The second day of his two days in Fiji yesterday“the press conference itself was organized by the visiting government [and] the press passes were issued by the Chinese government,” said the Fijian journalist Lice Movono Told The Guardian.
Movono and his cameraman, and a team from the Australian television channel ABCwere prevented from filming a meeting between Wang and the Secretary General of the Pacific Islands Forum shortly after Wang arrived in Fiji the day beforeeven though they were all accredited.
During Wang’s first stopover in the Solomon Islands on May 26, Covid restrictions were cited as the reason for allowing only a limited number of media to attend the press conference and only two questions were allowed – one to the Foreign Minister of the Solomon Islands by a local journalist and one to Wang by a Chinese media. No media interaction was allowed during his next two stops in Kiribati and Samoa.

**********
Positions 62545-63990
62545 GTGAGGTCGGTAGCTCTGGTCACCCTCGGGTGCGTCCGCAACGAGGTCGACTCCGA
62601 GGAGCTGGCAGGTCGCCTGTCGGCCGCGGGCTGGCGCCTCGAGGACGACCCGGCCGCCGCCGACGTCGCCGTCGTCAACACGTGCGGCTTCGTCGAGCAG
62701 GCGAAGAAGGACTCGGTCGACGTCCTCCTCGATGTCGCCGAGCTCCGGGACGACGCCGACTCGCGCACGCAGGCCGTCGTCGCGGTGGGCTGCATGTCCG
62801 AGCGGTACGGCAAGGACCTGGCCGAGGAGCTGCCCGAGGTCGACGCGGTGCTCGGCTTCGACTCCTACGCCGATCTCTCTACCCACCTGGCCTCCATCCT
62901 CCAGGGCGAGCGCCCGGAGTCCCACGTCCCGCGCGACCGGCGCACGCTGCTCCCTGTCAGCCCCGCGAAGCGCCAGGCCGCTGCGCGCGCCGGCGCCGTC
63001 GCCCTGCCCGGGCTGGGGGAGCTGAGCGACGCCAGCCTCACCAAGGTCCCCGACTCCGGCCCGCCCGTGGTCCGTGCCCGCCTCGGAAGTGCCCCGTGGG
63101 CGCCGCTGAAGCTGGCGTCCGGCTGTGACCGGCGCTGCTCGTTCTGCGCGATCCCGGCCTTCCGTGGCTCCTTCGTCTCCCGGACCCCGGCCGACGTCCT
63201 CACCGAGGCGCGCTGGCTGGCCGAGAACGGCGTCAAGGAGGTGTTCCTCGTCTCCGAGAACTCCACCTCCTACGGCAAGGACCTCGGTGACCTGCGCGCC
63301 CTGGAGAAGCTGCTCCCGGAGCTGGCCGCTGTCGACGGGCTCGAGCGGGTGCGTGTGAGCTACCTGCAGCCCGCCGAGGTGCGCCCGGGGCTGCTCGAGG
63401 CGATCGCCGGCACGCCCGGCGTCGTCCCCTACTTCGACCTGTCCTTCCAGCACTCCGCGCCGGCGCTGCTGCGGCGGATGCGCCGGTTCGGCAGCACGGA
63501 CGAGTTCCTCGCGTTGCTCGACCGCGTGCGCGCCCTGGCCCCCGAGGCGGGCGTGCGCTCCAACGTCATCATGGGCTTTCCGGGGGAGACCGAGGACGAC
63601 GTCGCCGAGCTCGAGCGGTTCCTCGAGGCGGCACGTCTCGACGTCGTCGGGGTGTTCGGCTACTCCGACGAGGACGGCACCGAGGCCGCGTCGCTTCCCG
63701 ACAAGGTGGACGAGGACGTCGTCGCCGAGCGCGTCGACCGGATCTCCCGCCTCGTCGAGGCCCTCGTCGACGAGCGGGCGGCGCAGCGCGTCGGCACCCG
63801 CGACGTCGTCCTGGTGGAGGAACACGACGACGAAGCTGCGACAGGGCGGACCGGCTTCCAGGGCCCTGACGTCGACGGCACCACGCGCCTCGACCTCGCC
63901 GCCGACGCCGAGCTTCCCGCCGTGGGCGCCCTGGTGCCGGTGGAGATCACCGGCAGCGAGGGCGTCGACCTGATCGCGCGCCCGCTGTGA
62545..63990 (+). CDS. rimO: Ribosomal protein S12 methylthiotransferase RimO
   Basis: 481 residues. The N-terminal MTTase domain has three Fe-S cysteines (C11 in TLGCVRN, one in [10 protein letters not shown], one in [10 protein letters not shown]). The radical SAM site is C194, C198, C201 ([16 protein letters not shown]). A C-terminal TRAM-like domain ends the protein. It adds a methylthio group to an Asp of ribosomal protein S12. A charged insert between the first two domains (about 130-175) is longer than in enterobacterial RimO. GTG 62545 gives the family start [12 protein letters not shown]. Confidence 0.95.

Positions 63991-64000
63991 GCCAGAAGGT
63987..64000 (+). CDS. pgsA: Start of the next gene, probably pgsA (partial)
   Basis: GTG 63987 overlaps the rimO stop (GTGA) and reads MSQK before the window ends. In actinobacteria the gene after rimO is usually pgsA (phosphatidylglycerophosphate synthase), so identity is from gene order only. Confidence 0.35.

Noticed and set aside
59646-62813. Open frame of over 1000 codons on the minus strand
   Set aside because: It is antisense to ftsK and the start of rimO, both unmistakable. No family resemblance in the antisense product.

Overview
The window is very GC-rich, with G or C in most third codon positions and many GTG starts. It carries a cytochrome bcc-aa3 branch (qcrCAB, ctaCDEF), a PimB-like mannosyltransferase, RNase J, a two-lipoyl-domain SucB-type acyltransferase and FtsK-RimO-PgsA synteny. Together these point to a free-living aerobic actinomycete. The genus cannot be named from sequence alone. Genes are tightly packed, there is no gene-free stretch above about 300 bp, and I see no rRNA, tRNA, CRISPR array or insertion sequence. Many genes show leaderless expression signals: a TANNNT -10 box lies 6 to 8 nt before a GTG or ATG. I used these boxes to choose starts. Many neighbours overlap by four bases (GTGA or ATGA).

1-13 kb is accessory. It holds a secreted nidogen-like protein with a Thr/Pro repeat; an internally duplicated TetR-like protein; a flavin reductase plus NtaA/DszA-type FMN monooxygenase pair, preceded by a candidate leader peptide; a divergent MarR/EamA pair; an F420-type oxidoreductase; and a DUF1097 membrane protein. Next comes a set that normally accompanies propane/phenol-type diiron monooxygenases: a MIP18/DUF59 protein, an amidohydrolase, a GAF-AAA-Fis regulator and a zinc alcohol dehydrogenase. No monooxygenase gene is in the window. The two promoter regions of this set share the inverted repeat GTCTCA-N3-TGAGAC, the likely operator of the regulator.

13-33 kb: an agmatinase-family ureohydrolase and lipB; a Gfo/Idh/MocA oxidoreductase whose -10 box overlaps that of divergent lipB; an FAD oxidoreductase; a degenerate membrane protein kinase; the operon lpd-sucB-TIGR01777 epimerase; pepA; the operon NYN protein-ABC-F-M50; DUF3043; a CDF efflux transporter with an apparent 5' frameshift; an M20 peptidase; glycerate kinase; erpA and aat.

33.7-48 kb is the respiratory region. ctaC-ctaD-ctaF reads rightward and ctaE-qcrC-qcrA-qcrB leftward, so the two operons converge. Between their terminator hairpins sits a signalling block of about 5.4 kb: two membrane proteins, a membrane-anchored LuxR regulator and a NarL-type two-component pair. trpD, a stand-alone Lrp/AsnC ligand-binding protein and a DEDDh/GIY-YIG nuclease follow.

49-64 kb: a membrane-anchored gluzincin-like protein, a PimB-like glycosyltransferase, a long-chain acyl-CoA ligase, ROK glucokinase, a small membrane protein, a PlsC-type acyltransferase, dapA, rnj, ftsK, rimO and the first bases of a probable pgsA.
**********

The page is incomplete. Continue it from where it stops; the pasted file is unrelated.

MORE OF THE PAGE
Resist Chinese pressure
“The total opacity surrounding the events organized by the Chinese delegation with several Pacific island states clearly contravenes the democratic principles of the countries of the region, denounces Daniel Bastard, head of RSF’s Asia-Pacific desk. “We call on officials preparing to meet Wang Yi to resist Chinese pressure by allowing local journalists and international organizations to cover these events, which are of major public interest.”
After the Solomon Islands, Kiribati, Samoa and Fiji, Wang is due to travel to Tonga, Vanuatu, Papua New Guinea and Timor-Leste with the same aim of signing free trade and security agreements.
RSF had previously denounced the discrimination of the Chinese delegation towards local and international media during the Asia-Pacific economic cooperation summit held in November 2018 in Papua New Guinea, in the presence of President Xi Jinping.